Tax planning for your inheritance
Planning how to deal with your assets in a tax efficient manner is an important but potentially complex task. An increasing number of estates are becoming liable to inheritance tax (“IHT”) on the owner’s death, so it is vital to consider how your Will can be drafted to reduce the amount of tax that will be taken from your estate after you die, freeing up more money for your loved ones.
You can also consider whether to make gifts during your lifetime to minimise your IHT liability but this raises other tax considerations. David Roper, wills, trusts and estate planning solicitor with Lawcomm Solicitors in Whiteley explains what you need to think about when planning for your inheritance if you wish to minimise your tax bill.
Why should I think about tax now?
The IHT threshold for an individual is £325,000 (also known as the nil rate band) so if your estate is worth more than that on your death, the amount in excess of £325,000 could be taxed at 40%. Many estates will exceed this threshold, particularly given the steep rise in property prices over recent years.
How can my will reduce IHT?
You can utilise various available tax reliefs and exemptions in your will to reduce the tax bill on your death, including:
• Spouses and civil partners: gifts made to your spouse or civil partner are exempt from IHT, so the value of any property or share in a property left to your spouse or civil partner will not be taken into account for the purposes of IHT;
• The transferable nil rate band: if you survive your spouse or civil partner, the basic threshold available for your estate can be increased by the percentage of the threshold unused when they died. For example, John died leaving an estate of £600,000. He left £130,000 to his son and John’s wife inherits the balance. Only £130,000 out of the £325,000 threshold was utilised, so the unused 60% (£130,000 is 40% of £325,000) is transferrable to the wife’s estate. This means that on her death, her total IHT threshold will be £520,000 (£325,000 plus £195,000 being the unused 60% of John’s £325,000);
• The residential nil rate band: an additional allowance is available if you leave one residential property to your direct blood descendants, such as your natural children and grandchildren. This is currently £125,000 rising £25,000 each year to £175,000 in 2020/2021. If you own more than one residential property your executors will nominate which one will qualify. An allowance may still be available where you downsize or sell the home that would otherwise have qualified for this relief, although certain requirements must be met;
• Charities: gifts made under your will to UK charities and political parties are also exempt from IHT. If there is still IHT payable but 10% or more of your estate has been left to charities, the tax rate is reduced from 40% to 36%. However, this would not necessarily mean that your beneficiaries would receive more than if you had not left the gifts to charities and paid the normal rate; and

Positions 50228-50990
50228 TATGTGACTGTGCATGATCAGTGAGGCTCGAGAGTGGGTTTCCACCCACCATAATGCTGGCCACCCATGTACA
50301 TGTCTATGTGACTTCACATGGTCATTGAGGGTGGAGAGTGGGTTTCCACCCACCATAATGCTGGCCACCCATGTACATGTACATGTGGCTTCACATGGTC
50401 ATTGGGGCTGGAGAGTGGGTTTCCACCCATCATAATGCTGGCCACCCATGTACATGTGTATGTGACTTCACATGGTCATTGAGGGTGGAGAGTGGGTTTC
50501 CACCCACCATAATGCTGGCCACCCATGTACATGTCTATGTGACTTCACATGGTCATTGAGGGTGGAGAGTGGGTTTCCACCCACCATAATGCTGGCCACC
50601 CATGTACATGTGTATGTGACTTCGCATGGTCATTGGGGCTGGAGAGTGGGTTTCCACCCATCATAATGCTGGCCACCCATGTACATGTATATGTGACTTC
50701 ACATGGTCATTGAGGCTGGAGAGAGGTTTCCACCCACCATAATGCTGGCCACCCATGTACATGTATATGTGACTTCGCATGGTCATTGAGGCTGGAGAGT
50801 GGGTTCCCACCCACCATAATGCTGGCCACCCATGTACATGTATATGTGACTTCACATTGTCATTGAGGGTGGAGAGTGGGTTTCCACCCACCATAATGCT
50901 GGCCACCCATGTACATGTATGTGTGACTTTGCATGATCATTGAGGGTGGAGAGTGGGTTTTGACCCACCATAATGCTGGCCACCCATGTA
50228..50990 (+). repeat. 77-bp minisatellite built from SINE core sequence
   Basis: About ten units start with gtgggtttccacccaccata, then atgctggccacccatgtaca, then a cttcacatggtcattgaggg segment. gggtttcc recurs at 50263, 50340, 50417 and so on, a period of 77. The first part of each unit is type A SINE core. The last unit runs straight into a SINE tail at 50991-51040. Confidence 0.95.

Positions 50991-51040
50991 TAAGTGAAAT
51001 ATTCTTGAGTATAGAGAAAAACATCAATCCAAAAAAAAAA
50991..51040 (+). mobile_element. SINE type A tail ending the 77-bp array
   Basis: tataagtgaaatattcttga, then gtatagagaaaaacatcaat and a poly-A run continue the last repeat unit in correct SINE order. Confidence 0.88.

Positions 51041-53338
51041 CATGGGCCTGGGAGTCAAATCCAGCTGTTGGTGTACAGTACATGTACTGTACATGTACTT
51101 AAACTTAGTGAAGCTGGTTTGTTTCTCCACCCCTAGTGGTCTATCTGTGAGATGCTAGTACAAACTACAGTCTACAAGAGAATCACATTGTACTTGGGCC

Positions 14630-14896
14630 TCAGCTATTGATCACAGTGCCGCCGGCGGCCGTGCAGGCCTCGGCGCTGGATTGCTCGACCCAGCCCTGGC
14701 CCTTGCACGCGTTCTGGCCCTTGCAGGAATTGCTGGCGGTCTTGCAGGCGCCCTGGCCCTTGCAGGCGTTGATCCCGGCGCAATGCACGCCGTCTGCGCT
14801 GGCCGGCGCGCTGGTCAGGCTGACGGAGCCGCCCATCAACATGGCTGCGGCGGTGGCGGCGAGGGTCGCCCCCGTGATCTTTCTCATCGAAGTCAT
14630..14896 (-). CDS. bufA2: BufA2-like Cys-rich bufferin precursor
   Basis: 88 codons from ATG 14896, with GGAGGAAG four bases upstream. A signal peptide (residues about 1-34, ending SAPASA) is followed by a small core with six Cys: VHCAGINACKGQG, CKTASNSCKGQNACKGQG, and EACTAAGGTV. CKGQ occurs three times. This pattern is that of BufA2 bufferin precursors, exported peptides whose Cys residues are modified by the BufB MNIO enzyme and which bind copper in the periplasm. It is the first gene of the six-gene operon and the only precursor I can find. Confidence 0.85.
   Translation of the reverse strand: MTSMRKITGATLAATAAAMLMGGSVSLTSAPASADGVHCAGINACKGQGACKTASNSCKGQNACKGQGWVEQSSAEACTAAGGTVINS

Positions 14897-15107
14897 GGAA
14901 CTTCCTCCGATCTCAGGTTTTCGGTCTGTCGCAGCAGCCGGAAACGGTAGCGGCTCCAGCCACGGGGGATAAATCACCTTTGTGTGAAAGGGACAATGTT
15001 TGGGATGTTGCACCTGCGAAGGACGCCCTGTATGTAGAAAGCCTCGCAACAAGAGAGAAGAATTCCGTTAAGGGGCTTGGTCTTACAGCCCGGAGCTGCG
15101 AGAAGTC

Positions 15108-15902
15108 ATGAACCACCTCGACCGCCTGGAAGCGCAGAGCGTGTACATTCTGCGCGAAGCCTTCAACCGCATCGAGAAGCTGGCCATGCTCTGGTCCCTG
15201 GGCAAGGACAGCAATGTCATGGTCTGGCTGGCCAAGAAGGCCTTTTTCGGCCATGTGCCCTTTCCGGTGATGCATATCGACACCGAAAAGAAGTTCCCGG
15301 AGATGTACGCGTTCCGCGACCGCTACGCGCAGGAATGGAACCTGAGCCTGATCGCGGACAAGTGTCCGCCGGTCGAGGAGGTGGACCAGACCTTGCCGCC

• Will trusts: a carefully structured will trust can protect an inheritance from tax charges. You can leave money or property on trust for your beneficiaries in accordance with your specified wishes, for example, to fund their university education or a deposit for a property.
How else can I reduce my tax liability?
If funds allow, consider making gifts during your lifetime to reduce the value of your estate and the potential IHT liability on death. You can make as many gifts of £250 to anyone you like without them being liable for IHT. You also have an annual exemption of £3,000, so you can give up to £3,000 to someone without incurring IHT (or £1,000 each to three people).
In addition, where you have not used all of your annual exemption, it can be brought forward one year which will potentially give you an exemption of £6,000 for that year.
You could also consider making a gift known as a ‘chargeable transfer’. Although IHT may be payable if you die within seven years of making the gift, the potential tax decreases each year until it falls outside of your estate after seven years.
Further reliefs and exemptions may be available via business or agricultural property relief and shared property relief.
Are there other tax implications?
Tax planning for inheritance must include consideration of other taxes, notably capital gains tax (CGT) which can be a trap for the unwary. Importantly, CGT liability dies with the individual, but it may arise if you make lifetime gifts.
A gift of property (other than your main home) or an expensive work of art could, for example, give rise to CGT on the increase in value since you acquired it. This means that whilst a lifetime gift would reduce your IHT liability on death, it could incur an immediate CGT bill when the gift is made. You need to carefully consider whether it makes more financial sense to make a lifetime gift and pay a CGT bill now, or deal with it in your will and save IHT on your death.
Finally, there may also be income tax considerations if you create a trust, as the income from a trust fund is liable to income tax.
This is a highly complex area of law, and to find out about how best to navigate the tax implications you should see a specialist solicitor who specialises in inheritance tax planning.
For further information, please contact please contact David Roper in the experienced private client team on 01489 864 754 or email firstname.lastname@example.org.